Kyambura Gorge – Chimpanzee Tracking

If these varieties of animal are not enough, you can find scores of chimps at the Kyambura gorge on the eastern side of the Queen Elizabeth National Park. The Chimp tracking activities are quite popular in this area as well. However, the rolling slopes along the gorge are quite cumbersome to traverse while tracking these chimps. A better idea would be to walk along the relatively dense forest that runs along the foot of the gorge. Chimps might not be as abundant within this area of the national park but still frequent the forest enough to catch a glimpse of a few of them. Just a little north from the Gorge area is the Kibale reserve area that is world-famous for the Chimpanzee Habituation Experience or “Chex”. It allows visitors to spend large parts of the day with the chimps and observe them in their natural habitat. It makes for one of the most fascinating experiences as one develops a sense of the intelligent behavior that is specific to these creatures, along with other intellectual traits like socialization and emotionality. However, each of these requires permits of varying length and fees, so booking in advance is highly advisable.

Lake Katwe and Night Game Drives

As is elicited through this article, a visit to Queen Elizabeth National Park is filled with experiences that will last with you forever. It forms for one of the most diverse and varied safari experiences in Africa owing to the diversity of the terrain and land features that it boasts. Even a halt at Lake Katwe to watch the salt formation is surreal in many ways. If the exposure to the abundant wildlife was not enough, a visit to the Kikorongo women community near Lake Edward makes for a fantastic viewing of local culture and allows for appreciation of their lives. A few communities of fishermen also inhabit the shores of the Kazinga channel – you will spot them while on the boat cruise. Their simple way of life along with the finesse of fish-catching they display is truly remarkable. From centres made for viewing the traditional art and craft to the dances that they perform, these cultural encounters are truly enriching and inspiring. Therefore, make sure you spare enough time to visit the Queen Elizabeth National Park – it has a range of offerings that only a handful of national parks would be able to provide. Along with the usual game drives, certain locations within the national park also provide night-drives that come as a completely different experience. Lack of visibility adds an eery sense of suspense in the air as several animals are on the prowl for prey and much-needed meals.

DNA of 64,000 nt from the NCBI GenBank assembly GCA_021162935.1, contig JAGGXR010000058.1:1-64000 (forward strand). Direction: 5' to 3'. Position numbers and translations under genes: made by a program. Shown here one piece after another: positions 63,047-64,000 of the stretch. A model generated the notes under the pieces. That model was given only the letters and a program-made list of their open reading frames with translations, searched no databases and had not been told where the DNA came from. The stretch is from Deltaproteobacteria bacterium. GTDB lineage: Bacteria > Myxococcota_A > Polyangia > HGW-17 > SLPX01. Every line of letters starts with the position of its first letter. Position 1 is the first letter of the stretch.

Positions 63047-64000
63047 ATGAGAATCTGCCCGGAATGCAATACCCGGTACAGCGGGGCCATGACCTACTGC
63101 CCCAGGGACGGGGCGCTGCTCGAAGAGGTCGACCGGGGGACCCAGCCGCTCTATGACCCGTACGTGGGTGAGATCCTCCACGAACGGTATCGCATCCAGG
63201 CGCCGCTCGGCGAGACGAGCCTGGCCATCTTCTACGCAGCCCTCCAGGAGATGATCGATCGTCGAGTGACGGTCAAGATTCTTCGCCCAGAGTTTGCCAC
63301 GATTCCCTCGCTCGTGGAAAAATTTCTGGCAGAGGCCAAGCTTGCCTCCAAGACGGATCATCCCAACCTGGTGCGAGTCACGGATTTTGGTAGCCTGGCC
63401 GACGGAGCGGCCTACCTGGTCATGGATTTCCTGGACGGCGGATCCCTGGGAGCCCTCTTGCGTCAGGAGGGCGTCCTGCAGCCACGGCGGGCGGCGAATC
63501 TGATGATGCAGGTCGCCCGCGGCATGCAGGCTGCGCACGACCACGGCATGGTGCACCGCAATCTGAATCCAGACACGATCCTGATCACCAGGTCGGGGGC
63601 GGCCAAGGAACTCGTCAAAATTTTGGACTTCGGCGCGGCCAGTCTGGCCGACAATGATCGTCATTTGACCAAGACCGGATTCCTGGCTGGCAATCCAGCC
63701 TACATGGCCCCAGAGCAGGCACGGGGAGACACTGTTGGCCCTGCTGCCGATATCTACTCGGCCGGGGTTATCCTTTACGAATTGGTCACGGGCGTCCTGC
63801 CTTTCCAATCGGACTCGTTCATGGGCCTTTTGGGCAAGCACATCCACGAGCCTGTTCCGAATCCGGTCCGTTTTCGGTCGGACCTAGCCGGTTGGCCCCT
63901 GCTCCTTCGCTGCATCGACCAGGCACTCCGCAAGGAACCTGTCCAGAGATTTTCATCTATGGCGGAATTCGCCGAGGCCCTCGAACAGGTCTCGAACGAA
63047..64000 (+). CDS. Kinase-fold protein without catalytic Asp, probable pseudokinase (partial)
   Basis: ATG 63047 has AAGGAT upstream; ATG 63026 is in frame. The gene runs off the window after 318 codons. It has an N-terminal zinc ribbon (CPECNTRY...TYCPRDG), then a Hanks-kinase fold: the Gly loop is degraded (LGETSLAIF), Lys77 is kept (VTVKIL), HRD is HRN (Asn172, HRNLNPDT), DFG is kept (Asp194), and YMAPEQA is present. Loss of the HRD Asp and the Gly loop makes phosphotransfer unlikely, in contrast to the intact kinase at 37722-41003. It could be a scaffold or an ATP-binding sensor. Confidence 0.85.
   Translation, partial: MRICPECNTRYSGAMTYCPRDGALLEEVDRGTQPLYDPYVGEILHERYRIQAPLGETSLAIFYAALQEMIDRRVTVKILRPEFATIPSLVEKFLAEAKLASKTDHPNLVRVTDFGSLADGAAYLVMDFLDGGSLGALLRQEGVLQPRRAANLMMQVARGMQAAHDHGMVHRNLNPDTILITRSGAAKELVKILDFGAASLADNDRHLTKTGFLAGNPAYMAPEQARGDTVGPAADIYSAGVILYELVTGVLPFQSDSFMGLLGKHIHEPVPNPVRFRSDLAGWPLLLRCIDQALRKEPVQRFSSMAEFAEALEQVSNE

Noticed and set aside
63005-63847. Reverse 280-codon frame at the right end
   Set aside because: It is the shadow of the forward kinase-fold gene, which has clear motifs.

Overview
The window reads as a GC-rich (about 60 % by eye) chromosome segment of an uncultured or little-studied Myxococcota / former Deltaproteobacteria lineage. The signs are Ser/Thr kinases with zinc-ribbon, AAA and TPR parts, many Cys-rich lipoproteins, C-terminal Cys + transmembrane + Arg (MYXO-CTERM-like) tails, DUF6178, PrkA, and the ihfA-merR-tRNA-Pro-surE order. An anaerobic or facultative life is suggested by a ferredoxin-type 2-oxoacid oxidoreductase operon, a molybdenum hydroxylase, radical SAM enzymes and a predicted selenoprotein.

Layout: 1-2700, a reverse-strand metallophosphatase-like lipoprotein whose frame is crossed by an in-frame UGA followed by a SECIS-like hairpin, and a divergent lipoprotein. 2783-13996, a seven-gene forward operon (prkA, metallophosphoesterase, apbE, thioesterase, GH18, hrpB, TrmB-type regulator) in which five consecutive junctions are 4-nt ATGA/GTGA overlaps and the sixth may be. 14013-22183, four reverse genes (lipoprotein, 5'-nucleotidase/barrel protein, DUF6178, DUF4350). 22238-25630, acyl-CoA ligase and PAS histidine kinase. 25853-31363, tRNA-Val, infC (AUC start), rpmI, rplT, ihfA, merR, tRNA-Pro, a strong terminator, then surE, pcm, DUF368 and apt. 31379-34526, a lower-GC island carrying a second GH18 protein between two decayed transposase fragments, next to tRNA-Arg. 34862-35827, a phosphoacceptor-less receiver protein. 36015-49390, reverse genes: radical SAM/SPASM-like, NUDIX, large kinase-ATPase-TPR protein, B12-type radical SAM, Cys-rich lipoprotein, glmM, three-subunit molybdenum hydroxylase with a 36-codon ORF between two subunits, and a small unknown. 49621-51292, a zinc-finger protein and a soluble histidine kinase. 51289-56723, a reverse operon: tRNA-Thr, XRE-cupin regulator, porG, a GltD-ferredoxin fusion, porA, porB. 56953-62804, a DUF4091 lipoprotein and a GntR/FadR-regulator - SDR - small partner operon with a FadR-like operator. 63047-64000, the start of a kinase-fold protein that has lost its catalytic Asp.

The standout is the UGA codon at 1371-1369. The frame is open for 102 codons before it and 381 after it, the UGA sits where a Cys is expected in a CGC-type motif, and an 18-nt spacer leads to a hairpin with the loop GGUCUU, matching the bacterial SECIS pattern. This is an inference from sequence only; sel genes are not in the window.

It is better to keep moving around and experiencing different terrains – move from the lake areas to the gorge and grasslands, finally ending with the montane forests that are characteristic of the Kibale national park. When it comes to natural diversity and abundance of wildlife, there might not be a better place to watch all these natural factors converge than at the Queen Elizabeth National Park.